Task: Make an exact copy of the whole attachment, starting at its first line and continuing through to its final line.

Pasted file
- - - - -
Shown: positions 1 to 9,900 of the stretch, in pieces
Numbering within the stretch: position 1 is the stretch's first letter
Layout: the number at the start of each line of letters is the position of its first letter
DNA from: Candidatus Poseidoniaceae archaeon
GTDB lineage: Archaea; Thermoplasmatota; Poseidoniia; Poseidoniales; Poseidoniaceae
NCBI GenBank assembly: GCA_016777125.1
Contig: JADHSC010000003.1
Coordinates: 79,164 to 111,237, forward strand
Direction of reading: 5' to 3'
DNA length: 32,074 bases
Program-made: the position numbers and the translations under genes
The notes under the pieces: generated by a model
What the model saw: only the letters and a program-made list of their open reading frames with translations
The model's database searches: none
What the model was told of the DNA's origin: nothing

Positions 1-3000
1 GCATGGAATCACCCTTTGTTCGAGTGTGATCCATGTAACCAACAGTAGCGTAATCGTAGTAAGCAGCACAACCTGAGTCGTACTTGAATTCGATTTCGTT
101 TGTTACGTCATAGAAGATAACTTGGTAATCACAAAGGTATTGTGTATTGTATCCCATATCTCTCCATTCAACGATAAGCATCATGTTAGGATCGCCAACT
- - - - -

Shown: positions 1 to 9,900 of the stretch, in pieces
Numbering within the stretch: position 1 is the stretch's first letter
Layout: the number at the start of each line of letters is the position of its first letter
DNA from: Candidatus Poseidoniaceae archaeon
GTDB lineage: Archaea; Thermoplasmatota; Poseidoniia; Poseidoniales; Poseidoniaceae
NCBI GenBank assembly: GCA_016777125.1
Contig: JADHSC010000003.1
Coordinates: 79,164 to 111,237, forward strand
Direction of reading: 5' to 3'
DNA length: 32,074 bases
Program-made: the position numbers and the translations under genes
The notes under the pieces: generated by a model
What the model saw: only the letters and a program-made list of their open reading frames with translations
The model's database searches: none
What the model was told of the DNA's origin: nothing

Positions 1-3000
1 GCATGGAATCACCCTTTGTTCGAGTGTGATCCATGTAACCAACAGTAGCGTAATCGTAGTAAGCAGCACAACCTGAGTCGTACTTGAATTCGATTTCGTT
101 TGTTACGTCATAGAAGATAACTTGGTAATCACAAAGGTATTGTGTATTGTATCCCATATCTCTCCATTCAACGATAAGCATCATGTTAGGATCGCCAACT